Collapsing trachea in the Dog

What is collapsing trachea? 

Weak cartilaginous rings are unable to maintain their conformation during the normal respiratory cycle. There is a tendency that during inspiration (breathing in) the trachea will flatten narrowing the airway. In unaffected dogs, the trachea is able to resist the negative pressures caused by inspiration and maintain its shape.  

How can I tell if my dog has collapsing trachea? 

Dogs may express a number of symptoms including:  

  • Unusual noise when breathing 
  • Persistent coughing
  • Exercise intolerance
  • Acute respiratory arrest
  • Fainting  

Patients suffering from collapsing trachea may present with respiratory noises such as honking and wheezing. Coughing can be more severe in some patients who will present with a sudden increase or recurring hacking cough. It is important to note however that some patients will not exhibit any clinical symptoms of the disease. 

Two cases showing the characteristic ‘honk’ associated with tracheal collapse

What is the cause of collapsing trachea? 

The precise cause of tracheal collapse is unknown, however due to the consistent occurrence within certain breeds it is suggested there is a genetic basis to the disease. It is particularly common in toy poodles, Yorkshire Terriers, Maltese and Chihuahuas. It is also documented that in affected patients the tracheal cartilages become hypocellular (have an abnormally large number of cells) and there is degeneration within the cells alluding to this being the cause of the disease but this is unconfirmed.  

How is collapsing trachea diagnosed? 

Often a presumptive diagnosis will be given based on the clinical history and symptoms of the patient with more intensive investigations delayed to reduce the stress caused by physical examination on the respiratory system. The most reliable method of diagnosis is tracheoscopy which allows for the extent and severity of the collapse to be determined. This method of diagnosis does require general anaesthesia which makes some patients ineligible for such diagnostics. Plain radiography may also be used but this has a lower efficiency in detecting abnormalities, a CT scan is often the better method for identification of pulmonary changes. It is important to note that during investigations into diagnosis, clinicians will also try to establish any contributing factors to the severity of the patient’s symptoms.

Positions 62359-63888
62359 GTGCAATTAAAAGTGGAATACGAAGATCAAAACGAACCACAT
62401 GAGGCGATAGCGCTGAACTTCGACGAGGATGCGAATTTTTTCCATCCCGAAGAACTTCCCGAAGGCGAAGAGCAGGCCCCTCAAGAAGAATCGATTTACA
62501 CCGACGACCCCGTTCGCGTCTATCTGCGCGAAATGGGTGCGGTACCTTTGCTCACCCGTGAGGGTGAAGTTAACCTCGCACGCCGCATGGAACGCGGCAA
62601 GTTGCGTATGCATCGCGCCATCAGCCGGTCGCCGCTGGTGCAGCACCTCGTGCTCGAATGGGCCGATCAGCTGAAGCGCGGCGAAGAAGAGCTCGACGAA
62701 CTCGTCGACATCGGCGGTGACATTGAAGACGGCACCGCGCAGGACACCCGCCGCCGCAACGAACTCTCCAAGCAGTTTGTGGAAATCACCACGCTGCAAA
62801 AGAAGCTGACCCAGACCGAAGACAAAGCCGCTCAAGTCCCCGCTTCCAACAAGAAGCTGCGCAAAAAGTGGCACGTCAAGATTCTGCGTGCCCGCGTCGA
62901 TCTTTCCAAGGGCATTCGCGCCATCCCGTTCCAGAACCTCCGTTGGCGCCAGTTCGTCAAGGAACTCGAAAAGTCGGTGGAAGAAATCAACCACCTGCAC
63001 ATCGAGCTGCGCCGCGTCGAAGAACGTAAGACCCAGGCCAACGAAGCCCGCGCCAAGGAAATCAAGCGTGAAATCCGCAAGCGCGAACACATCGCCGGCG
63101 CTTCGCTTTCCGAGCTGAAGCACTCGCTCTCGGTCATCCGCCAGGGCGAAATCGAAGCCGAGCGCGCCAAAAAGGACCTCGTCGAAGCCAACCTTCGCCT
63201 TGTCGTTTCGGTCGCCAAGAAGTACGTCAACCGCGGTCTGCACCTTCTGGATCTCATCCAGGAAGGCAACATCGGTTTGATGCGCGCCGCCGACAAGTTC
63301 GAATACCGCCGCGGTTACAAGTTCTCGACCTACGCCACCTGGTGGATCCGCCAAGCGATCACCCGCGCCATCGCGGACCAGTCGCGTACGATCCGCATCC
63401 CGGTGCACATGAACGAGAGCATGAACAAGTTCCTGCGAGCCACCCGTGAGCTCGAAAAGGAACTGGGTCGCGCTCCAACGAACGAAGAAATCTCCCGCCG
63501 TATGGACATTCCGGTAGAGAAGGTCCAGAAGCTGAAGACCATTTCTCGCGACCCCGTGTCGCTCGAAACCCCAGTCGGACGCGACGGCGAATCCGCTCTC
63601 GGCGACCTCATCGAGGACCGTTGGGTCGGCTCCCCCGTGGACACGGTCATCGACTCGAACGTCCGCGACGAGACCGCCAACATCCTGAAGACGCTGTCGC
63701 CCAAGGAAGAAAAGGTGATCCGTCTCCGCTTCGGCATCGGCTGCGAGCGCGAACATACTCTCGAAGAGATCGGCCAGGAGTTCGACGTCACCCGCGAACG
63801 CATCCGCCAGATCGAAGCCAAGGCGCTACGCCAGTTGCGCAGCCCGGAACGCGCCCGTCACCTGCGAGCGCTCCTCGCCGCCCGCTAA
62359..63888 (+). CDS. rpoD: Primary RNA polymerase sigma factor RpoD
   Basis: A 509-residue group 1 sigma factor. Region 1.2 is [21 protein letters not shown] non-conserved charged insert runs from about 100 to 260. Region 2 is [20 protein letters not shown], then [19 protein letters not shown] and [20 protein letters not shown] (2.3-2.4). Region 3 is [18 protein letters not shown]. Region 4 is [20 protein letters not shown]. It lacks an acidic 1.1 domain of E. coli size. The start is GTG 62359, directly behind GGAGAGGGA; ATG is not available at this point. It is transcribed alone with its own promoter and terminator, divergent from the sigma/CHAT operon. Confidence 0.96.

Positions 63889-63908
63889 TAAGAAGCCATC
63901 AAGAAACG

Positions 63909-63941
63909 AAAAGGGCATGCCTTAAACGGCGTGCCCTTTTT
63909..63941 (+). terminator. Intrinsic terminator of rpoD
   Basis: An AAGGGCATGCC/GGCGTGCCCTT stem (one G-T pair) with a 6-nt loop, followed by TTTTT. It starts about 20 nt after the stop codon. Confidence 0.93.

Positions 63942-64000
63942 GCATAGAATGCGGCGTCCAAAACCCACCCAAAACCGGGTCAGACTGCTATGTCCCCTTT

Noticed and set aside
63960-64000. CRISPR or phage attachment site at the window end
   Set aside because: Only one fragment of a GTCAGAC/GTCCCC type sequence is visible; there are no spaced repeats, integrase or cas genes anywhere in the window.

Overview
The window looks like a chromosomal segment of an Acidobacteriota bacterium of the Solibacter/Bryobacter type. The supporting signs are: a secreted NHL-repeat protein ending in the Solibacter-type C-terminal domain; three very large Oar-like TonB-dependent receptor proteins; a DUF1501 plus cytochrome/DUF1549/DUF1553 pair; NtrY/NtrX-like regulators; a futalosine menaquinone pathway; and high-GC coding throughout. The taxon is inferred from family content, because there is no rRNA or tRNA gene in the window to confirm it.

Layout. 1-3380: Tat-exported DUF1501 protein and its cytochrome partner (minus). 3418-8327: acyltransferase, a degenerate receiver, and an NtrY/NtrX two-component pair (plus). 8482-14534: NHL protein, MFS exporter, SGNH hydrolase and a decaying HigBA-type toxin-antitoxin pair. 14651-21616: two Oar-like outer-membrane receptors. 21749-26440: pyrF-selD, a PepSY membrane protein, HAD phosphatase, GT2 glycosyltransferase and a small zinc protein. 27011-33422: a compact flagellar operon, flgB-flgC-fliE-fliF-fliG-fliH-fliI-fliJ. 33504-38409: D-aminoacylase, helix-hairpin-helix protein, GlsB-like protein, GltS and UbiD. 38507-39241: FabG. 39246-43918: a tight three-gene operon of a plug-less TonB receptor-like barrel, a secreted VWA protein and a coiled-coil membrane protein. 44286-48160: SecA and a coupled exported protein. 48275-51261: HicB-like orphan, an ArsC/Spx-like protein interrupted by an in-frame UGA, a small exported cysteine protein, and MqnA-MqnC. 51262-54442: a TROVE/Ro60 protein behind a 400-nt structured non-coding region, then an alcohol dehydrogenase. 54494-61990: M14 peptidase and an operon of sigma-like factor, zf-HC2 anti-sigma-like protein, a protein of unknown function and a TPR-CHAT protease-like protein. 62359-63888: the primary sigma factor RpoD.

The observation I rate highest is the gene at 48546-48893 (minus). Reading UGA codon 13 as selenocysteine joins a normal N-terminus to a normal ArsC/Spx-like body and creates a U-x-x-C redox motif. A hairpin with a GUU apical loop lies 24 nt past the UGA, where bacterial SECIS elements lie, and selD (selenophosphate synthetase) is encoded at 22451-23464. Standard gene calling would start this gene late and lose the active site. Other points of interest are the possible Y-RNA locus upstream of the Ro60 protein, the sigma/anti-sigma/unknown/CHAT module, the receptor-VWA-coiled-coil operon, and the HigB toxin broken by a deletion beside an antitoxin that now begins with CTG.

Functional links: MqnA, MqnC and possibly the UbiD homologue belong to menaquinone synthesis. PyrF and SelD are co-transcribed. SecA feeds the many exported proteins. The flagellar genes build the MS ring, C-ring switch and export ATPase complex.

How is collapsing trachea treated?

Medical management  

This is recommended in all patients with tracheal collapse. It is often directed at any of the contributing factors/causes found during diagnosis and/or management of symptoms such as the cough. Corticosteroids may be used to relieve inflammation and aerosol products delivered via an inhaler may be suggested for prolonged use. Anti-secretory agents are often used to reduce the volume of mucus secreted into the airway. Other changes to the surroundings, such as removal of airway irritants, and changes to the diet can have a profound impact on disease expression.  

Surgical management  

Surgical management is often used for patients with severe structural abnormalities or where medical management has proven unsuccessful. Surgery often involves the placement of 5-8 plastic rings which provide structural support to the tracheal cartilages and muscle. This is the most conventional surgery with clinical improvement noted in 75-85% of patients.  

Intra-luminal stents  

Intra-luminal stents are self-expanding or balloon-expandable stents which can be inserted into the lumen of the trachea to provide support for patients affected by tracheal collapse. It is recommended that, due to the progressive nature of this disease, the entire length of a patient’s trachea is stented. It is important that stent size is measured accurately to limit complications such as stent migration or fracture. Placement of stents generally result in significant improvement in clinical signs immediately after placement however they do require ongoing medical management and frequent monitoring.  

Flexible, metallic stents are placed into the trachea to help maintain the structure of the trachea, and can help relieve many of the symptoms of tracheal collapse.

What is the prognosis of collapsing trachea in dogs? 

Prognosis for dogs with collapsing trachea is variable and often depends on the changes implemented into aspects of the patients lifestyle. Selection of treatment is very individual so the long-term prognosis of patients is therefore dependent on the choice elected. Many patients can be successfully managed with medical treatment alone whereas some require surgical stabilisation of the trachea.